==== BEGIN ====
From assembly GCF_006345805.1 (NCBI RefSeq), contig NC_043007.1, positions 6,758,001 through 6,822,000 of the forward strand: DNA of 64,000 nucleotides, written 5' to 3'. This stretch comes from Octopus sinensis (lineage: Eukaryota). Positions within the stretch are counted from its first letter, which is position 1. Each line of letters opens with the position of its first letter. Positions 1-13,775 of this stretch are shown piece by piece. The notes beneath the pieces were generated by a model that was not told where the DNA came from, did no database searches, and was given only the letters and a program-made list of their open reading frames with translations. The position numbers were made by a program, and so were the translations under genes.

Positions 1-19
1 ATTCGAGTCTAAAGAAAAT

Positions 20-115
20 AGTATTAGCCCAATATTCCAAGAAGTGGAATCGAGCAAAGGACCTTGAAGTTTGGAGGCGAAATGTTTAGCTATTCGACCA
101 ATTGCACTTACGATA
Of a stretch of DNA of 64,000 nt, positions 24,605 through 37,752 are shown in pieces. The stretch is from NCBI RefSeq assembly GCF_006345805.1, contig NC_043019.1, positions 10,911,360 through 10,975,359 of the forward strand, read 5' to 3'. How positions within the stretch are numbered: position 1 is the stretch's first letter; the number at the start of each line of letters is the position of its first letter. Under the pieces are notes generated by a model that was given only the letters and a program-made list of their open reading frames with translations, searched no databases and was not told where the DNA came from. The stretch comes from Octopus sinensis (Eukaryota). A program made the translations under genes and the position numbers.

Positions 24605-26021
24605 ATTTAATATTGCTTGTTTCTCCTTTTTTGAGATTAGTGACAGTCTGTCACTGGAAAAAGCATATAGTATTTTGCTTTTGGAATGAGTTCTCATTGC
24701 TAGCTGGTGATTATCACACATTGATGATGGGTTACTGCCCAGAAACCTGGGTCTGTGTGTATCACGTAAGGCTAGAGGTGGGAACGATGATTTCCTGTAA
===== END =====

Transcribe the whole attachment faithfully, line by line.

From assembly GCF_006345805.1 (NCBI RefSeq), contig NC_043007.1, positions 6,758,001 through 6,822,000 of the forward strand: DNA of 64,000 nucleotides, written 5' to 3'. This stretch comes from Octopus sinensis (lineage: Eukaryota). Positions within the stretch are counted from its first letter, which is position 1. Each line of letters opens with the position of its first letter. Positions 1-13,775 of this stretch are shown piece by piece. The notes beneath the pieces were generated by a model that was not told where the DNA came from, did no database searches, and was given only the letters and a program-made list of their open reading frames with translations. The position numbers were made by a program, and so were the translations under genes.

Positions 1-19
1 ATTCGAGTCTAAAGAAAAT

Positions 20-115
20 AGTATTAGCCCAATATTCCAAGAAGTGGAATCGAGCAAAGGACCTTGAAGTTTGGAGGCGAAATGTTTAGCTATTCGACCA
101 ATTGCACTTACGATA
Of a stretch of DNA of 64,000 nt, positions 24,605 through 37,752 are shown in pieces. The stretch is from NCBI RefSeq assembly GCF_006345805.1, contig NC_043019.1, positions 10,911,360 through 10,975,359 of the forward strand, read 5' to 3'. How positions within the stretch are numbered: position 1 is the stretch's first letter; the number at the start of each line of letters is the position of its first letter. Under the pieces are notes generated by a model that was given only the letters and a program-made list of their open reading frames with translations, searched no databases and was not told where the DNA came from. The stretch comes from Octopus sinensis (Eukaryota). A program made the translations under genes and the position numbers.

Positions 24605-26021
24605 ATTTAATATTGCTTGTTTCTCCTTTTTTGAGATTAGTGACAGTCTGTCACTGGAAAAAGCATATAGTATTTTGCTTTTGGAATGAGTTCTCATTGC
24701 TAGCTGGTGATTATCACACATTGATGATGGGTTACTGCCCAGAAACCTGGGTCTGTGTGTATCACGTAAGGCTAGAGGTGGGAACGATGATTTCCTGTAA